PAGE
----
Sparrow Hawk, a small bird of prey of the falcon subfamily, and genus tinnunculus (Vieill.), which differs from falco (Linn.) in having longer tarsi, covered in front with large transverse hexagonal scales. There are about a dozen species, widely distributed over the globe; their flight is very graceful, irregular, with occasional hoverings; they eat small birds like sparrows, mice and moles, lizards, beetles, and grasshoppers; the nest is made of a few loose sticks on a rock or in a hollow tree, and the eggs are four to six. The American sparrow hawk (T. sparverius, Vieill.) is one of the handsomest, most active, and abundant birds in the United States, and is found over the entire continent of America. It is 11 to 12 in. long, with an alar extent of 22 in.; the crown is light red surrounded by blue, the latter color showing itself also on the wings; back light rufous, spotted with black; tail darker, with broad black band near the end, tipped with white, and lateral feathers with broad black bars on the inner webs; quills black, with white spots on inner webs; throat and upper neck on sides white, with two black bands on the latter; three spots on hind neck, and numerous ones on abdomen and sides, black; white below, tinged with yellowish on breast; the young birds have wider bands of black, and the females longitudinal black lines on the crown and stripes on the tail.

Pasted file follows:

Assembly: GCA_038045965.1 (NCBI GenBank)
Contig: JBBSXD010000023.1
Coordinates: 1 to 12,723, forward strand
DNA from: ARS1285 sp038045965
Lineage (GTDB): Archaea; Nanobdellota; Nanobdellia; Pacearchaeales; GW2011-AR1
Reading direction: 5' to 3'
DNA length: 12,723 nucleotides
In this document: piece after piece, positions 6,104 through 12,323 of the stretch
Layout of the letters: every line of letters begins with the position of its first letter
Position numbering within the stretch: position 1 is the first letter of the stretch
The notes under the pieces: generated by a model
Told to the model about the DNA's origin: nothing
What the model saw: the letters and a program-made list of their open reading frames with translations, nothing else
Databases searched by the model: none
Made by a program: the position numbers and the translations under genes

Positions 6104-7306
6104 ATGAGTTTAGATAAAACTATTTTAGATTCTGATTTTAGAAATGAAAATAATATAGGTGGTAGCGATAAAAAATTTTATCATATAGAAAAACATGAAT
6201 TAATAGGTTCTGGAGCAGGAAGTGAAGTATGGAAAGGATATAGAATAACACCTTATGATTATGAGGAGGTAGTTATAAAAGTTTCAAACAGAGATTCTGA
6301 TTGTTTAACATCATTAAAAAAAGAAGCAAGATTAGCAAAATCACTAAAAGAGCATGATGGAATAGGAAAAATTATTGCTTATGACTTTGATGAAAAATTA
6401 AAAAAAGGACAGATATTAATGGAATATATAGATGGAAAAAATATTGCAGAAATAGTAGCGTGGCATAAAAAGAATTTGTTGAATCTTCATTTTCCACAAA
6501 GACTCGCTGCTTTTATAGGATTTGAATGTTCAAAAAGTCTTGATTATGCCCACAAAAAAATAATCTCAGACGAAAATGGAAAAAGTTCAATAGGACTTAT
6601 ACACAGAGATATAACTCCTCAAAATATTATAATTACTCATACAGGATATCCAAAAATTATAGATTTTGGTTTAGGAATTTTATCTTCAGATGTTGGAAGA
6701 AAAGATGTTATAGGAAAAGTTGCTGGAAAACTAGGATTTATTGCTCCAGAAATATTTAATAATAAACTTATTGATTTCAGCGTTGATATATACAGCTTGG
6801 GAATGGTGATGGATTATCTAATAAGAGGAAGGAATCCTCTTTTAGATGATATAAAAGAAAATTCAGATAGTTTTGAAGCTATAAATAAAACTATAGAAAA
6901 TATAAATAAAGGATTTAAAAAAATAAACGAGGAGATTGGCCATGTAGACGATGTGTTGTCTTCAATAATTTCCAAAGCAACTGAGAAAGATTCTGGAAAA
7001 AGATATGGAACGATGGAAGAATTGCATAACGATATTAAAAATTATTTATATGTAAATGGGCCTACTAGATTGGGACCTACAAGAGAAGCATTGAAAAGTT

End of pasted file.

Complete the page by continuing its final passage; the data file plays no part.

The eggs are dark cream or light buff, more or less spotted with brown, nearly spherical, 1¼ by 1 in.; both sexes incubate, two broods being raised in the south; the pairing time is from February to June, according to latitude. - The European sparrow hawk (T. alaudarius, Briss.) has been described under Kestrel. The accipiter nisus (Pall.) of Europe is also called sparrow hawk; the male is dark bluish gray above, reddish white below with yellowish red transverse bars; the female is grayish brown above, and grayish white below barred with dark gray. The size and habits are about the same in both.
American Sparrow Hawk (Tinnunculus sparverius).